Muscle removal (usually a thin strip only) is done in certain upper blepharoplasty operations to "debulk" the upper lid - it is not necessary in everyone
If a muscle strip is removed, the remaining muscle heals together (as an internal scar) and does not have any real long term impact on upper eyelid function.
From an aesthetic or cosmetic perspective, as long as the right decision is made for the right person, the outcome of upper blepharoplasty should be excellent
I hope this helps - good luck!
Steve Fagien, an oculoplastic surgeon in Boca Raton Florida is a big proponent of skin only blepharoplasty. The advantage of the skin only approach is that it leaves the orbicularis oculi muscle intact. This is actually a great thing because this muscle is what closes the eyelid. On the other hand, by not cutting the orbicularis oculi means that no ptosis correction is possible through the front of the eyelid or even anchor belpharoplasty which is needed to correct lash ptosis.
Cutting the orbicularis oclui muscle does contribute to dry eye and for individuals with a tendency for dry eye, this can be very problematic.
Which approach is right for you? This needs to be carefully assessed by your surgeon with a detailed consultation. If you are spending less than 5 minutes with a potential surgeon, you are probably in the wrong office.
This is rare.some surgeons will remove a small segment of the orbiucularis muscle when they do their upper ;lid blephs but this does not impair the functioning of the upper lid.
I personally remove a small strip of orbicularis muscle on all of my upper blepharoplasties. The size of the excision will vary depending on the patient. In over 29 years of performing this operation, I have never had any problems with a hollowed out look or ptosis (droopy eyelid). The removal of this small strip allows easy access to the underlying fat pads. Now, if too much fat is removed from the two existing fat pads of the upper lid, then you may get the hollowed out look which is very unattractive. I encourage you to search out a surgeon certified by the ABPS. Look at many , many photos of before and after. I encourage all patients to speak to other patients who have had similar procedures so hat they can judge for themselves. Good luck on your journey.
I do not routinely remove muscle from the upper eyelid as there are occasions whereby the patient is already hollowed in that region. In that case, removing a strip of skin will further hollow the upper eyelid and actually age the appearance further. If the patient is not hollowed, then the surgeon can take a conservative strip of muscle enough to "de-bulk" the upper eyelid.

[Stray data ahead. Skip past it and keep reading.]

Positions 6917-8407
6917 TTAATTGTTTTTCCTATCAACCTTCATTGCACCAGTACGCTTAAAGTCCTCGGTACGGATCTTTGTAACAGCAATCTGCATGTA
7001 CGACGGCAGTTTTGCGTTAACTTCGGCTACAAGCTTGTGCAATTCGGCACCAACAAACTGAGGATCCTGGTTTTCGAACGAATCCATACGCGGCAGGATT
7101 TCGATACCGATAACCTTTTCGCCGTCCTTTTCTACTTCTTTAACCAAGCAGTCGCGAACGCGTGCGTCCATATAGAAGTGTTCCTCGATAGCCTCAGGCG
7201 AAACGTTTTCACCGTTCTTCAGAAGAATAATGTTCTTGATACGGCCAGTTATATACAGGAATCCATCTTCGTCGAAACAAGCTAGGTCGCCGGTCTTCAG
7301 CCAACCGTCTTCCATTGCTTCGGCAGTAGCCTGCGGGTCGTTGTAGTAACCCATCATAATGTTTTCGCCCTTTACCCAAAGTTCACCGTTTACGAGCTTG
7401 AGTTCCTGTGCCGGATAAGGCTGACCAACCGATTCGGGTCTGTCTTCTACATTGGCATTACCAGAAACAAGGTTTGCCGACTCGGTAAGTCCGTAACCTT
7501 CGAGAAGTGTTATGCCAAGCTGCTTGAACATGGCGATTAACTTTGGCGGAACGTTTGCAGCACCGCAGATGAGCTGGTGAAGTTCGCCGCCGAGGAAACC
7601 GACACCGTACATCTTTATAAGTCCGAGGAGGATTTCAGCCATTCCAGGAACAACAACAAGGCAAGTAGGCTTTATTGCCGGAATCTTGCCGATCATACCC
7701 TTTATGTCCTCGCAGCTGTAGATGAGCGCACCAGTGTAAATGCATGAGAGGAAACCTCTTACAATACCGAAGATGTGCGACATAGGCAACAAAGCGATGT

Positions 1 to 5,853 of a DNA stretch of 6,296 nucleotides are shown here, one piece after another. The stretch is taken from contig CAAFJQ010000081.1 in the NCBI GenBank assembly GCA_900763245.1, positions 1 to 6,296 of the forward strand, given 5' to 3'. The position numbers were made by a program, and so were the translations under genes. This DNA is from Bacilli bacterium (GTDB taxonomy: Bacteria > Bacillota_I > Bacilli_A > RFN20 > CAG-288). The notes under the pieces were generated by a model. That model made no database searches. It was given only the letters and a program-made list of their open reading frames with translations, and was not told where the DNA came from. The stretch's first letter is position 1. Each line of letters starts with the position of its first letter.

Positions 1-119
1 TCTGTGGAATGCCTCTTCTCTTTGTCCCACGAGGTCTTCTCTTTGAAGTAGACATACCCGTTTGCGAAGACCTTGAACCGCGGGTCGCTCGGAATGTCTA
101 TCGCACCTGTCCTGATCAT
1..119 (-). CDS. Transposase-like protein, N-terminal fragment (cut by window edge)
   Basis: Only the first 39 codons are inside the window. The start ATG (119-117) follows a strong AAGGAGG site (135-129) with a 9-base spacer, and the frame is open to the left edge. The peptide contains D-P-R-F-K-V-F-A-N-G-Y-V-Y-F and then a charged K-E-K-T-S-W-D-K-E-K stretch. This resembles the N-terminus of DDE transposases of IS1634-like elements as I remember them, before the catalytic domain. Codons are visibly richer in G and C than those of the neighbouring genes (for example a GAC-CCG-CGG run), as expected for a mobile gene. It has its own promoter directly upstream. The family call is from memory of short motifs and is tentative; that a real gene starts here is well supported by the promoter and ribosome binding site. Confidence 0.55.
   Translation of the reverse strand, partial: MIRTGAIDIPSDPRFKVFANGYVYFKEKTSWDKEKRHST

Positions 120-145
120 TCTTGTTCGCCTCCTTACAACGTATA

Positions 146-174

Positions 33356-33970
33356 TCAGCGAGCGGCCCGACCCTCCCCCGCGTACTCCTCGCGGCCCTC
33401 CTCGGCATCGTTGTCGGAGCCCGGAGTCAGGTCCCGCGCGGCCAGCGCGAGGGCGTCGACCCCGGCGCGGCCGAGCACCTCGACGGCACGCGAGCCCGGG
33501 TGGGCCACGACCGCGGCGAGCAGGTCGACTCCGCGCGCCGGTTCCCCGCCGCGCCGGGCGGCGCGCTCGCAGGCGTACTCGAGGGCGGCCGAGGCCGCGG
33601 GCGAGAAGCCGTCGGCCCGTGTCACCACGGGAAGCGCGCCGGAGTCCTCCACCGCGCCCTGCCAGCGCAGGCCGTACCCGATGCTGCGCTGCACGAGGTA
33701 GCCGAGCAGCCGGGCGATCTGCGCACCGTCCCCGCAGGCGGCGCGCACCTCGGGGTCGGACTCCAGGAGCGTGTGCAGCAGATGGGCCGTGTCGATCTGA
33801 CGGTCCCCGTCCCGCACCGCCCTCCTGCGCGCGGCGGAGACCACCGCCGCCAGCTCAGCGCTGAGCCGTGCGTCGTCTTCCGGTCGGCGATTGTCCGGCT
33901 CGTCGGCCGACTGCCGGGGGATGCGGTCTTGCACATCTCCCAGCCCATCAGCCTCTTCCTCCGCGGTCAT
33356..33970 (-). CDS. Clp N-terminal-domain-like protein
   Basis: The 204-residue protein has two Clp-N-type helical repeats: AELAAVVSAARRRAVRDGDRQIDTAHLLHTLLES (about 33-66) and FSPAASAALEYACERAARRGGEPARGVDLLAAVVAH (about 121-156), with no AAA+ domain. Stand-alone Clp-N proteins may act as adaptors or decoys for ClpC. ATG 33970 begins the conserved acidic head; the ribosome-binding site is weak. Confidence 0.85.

You should consult with a board certified Facial Plastic Surgeon to get an accurate assessment.
This is an excellent question, as there are many misconceptions about the differences in removal of skin or skin/muscle together during upper blepharoplasty surgery.
My opinion is that there is minimal difference in recovery or added risk to removing a small amount of orbicularis muscle during surgery. For me, the decision of which tissue to remove is purely aesthetic. If a patient has bulky upper eyelids, I usually remove some muscle to help reduce bulkiness in the eyelid. If a patient has thin, hollow upper eyelids, I usually leave all the orbicularis muscle to help minimize the hollowing that can result from tissue removal.
There is a slim risk of ptosis of the upper eyelid if too much muscle is removed. Best to discuss with your surgeon...
In an upper eyelid blepharoplasty a 2 - 3 mm strip of orbicularis muscle may be removed. This is helpful when the muscle is hypertrophied and thickened. It is not always necessary and it a matter of judgement whether or not this needs to be performed. There are no absolutes in plastic surgery.
Studies have shown that there is no cosmetic difference when muscle is excised or left intact. For people with very dry eyes, there is a possibility of a worsening of the dry eye if a lot of muscle is excised. But for most people this will not cause a dry eye. It is usually just what the surgeon prefers.